Educate yourselves and your staff on chemical dependency.

Learn as much about chemical dependency as possible, experts advise. Most importantly, understand that chemical dependency is a disease, Horvath says.

Art Zwerling, CRNA, MS, MSN, PA-C, FAAPM, program director of the Pennsylvania Hospital School of Nurse Anesthesia in Philadelphia, says, "People need to inservice their staffs about the incidents and regular occurrence of chemical dependability, accept is as an occupational risk that goes along with what they do, and recognize earlier signs and symptoms, so we don’t find colleagues dead with syringes in their arms in the call room." Zwerling is coordinator of Anesthetists in Recovery (AIR) and a member of the American Association of Nurse Anesthetists’ Peer Assistance Advisors Committee.

Track ineffective patient medication.

There may not be a discrepancy if staff are careful to document appropriately, Horvath warns. In that case, be alert to patients who report situations such as inadequate pain control, sleep problems despite prescriptions, and anxiety even though they have taken prescribed sedatives. "The staff may be giving them placebos or something else," he adds.

One recent disturbing trend is for staff or addicted relatives of patients to steal Duragesic fentanyl transdermal system patches (Janssen Pharmaceutica Products, Titusville, NJ) for time-released pain control off patients’ skin and put the patches on themselves, Horvath says.

Consider random drug testing.

Elna Jacks of Knoxville, TN, the mother of the anesthesiologist who died of an overdose, says she can never excuse the choices her son made. "[But] they drug screen in Wal-Mart, from the door greeters to the floor sweepers," she says. "A person who has your life in his hands is not drug tested? What does the medical system need to do so another beautiful person does not die for this reason?"1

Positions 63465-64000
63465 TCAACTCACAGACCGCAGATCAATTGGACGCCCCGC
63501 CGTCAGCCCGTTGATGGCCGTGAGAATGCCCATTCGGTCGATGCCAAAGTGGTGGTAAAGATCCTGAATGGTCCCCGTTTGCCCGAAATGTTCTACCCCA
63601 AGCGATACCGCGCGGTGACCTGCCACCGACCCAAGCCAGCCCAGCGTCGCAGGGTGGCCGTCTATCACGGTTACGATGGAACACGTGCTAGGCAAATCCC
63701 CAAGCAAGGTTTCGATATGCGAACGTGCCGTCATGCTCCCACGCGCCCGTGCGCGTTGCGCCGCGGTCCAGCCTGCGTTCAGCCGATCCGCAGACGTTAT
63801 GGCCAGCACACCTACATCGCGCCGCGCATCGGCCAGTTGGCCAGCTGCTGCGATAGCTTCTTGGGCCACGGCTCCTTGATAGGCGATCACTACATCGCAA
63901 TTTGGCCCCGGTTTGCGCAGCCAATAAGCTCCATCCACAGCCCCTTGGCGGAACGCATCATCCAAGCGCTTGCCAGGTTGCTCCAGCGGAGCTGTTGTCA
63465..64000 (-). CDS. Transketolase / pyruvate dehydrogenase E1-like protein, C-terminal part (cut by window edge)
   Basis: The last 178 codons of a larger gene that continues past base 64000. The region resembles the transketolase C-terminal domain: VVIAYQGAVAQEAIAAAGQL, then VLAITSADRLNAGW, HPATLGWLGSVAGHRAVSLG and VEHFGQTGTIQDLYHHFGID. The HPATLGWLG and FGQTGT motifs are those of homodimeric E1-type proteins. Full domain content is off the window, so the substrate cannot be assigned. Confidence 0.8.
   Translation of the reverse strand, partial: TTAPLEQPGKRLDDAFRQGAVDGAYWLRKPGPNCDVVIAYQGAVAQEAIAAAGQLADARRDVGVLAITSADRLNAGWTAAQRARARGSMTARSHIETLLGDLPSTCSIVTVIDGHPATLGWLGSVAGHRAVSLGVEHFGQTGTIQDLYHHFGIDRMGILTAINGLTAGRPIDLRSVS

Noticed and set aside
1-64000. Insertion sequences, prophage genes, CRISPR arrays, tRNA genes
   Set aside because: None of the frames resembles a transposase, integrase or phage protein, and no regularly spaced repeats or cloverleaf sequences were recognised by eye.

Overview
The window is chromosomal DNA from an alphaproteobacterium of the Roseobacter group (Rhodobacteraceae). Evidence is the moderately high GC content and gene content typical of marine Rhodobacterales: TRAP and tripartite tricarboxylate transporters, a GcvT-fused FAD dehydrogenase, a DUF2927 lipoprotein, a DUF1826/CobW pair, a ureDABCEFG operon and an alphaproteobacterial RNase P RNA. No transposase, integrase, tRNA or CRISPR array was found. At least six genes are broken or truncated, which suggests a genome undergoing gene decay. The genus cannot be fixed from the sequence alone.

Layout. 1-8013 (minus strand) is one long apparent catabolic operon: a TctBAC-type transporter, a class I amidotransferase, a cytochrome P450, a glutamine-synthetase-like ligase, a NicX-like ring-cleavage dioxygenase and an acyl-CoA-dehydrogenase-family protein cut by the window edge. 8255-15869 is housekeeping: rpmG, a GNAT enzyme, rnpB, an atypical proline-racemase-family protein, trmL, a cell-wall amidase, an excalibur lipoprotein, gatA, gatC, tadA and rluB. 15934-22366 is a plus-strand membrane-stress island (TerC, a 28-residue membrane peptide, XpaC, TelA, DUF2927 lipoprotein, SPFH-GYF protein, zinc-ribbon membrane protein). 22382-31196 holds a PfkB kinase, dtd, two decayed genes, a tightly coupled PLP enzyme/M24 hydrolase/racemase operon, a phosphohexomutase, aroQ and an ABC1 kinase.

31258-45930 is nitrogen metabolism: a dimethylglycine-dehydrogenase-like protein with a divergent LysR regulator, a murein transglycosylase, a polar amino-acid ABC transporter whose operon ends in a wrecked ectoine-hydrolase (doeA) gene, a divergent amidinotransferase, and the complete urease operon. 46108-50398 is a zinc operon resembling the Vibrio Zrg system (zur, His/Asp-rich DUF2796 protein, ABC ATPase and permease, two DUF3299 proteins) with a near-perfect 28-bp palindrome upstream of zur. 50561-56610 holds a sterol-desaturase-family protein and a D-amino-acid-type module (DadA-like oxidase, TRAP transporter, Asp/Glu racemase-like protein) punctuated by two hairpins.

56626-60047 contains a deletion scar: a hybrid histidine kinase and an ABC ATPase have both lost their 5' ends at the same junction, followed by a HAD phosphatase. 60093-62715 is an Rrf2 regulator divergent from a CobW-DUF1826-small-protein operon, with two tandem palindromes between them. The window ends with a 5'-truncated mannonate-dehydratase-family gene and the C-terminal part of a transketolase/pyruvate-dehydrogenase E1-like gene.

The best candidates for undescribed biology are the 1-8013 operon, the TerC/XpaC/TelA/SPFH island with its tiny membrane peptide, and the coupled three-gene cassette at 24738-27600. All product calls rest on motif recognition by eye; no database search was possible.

In the Duke study, 61% of department chairs indicated that they would approve of random urine screens of anesthesia providers.3

"I personally believe that all anesthesia providers should be having random [urine drug screenings] given the risks," Zwerling says.

Kersting’s facility has not performed random drug testing in the past, she says. "This may be added to our policy and procedures in the future," Kersting says.

But the test is just one piece of information, emphasizes Connie C. Mele, MSN, RN, CS, CARN-AP, Mecklenburg County program administrator for substance abuse services in Charlotte, NC. "If employees test positive, they then should be referred to the company’s EAP [employee assistance program], or if the company does not have one, to a therapist in town who specializes in alcohol and drug problems for a thorough psychosocial assessment," Mele says.

If the employee is found to have an addiction, then proceed with treatment instead of firing the employee, she advises. "Addiction is an extremely treatable disease," Mele emphasizes.

Have strict accounting of narcotics.

Experts are quick to point out that outpatient surgery providers often have poor accountability of drugs, particularly with the waste of narcotics.

One lesson Kersting passes on to other managers: "Always be aware of staff, and have checks and balances in place for procedures on anything to do with the narcotics logs and counts."

Horvath advises spot checks.

Be on the alert for an amount of drugs requested that is disproportionate to the usual dosage and requests for unusual drugs with vague or bizarre explanations about their use, Zwerling adds.

"Particularly in perioperative services, anesthesia, PACU, and recovery, there should be a strict enforced policy including waste of narcotics — how they are signed out and handled," he says. "There needs to a shift-to-shift count, and there needs to be the ability to check waste by refractometry."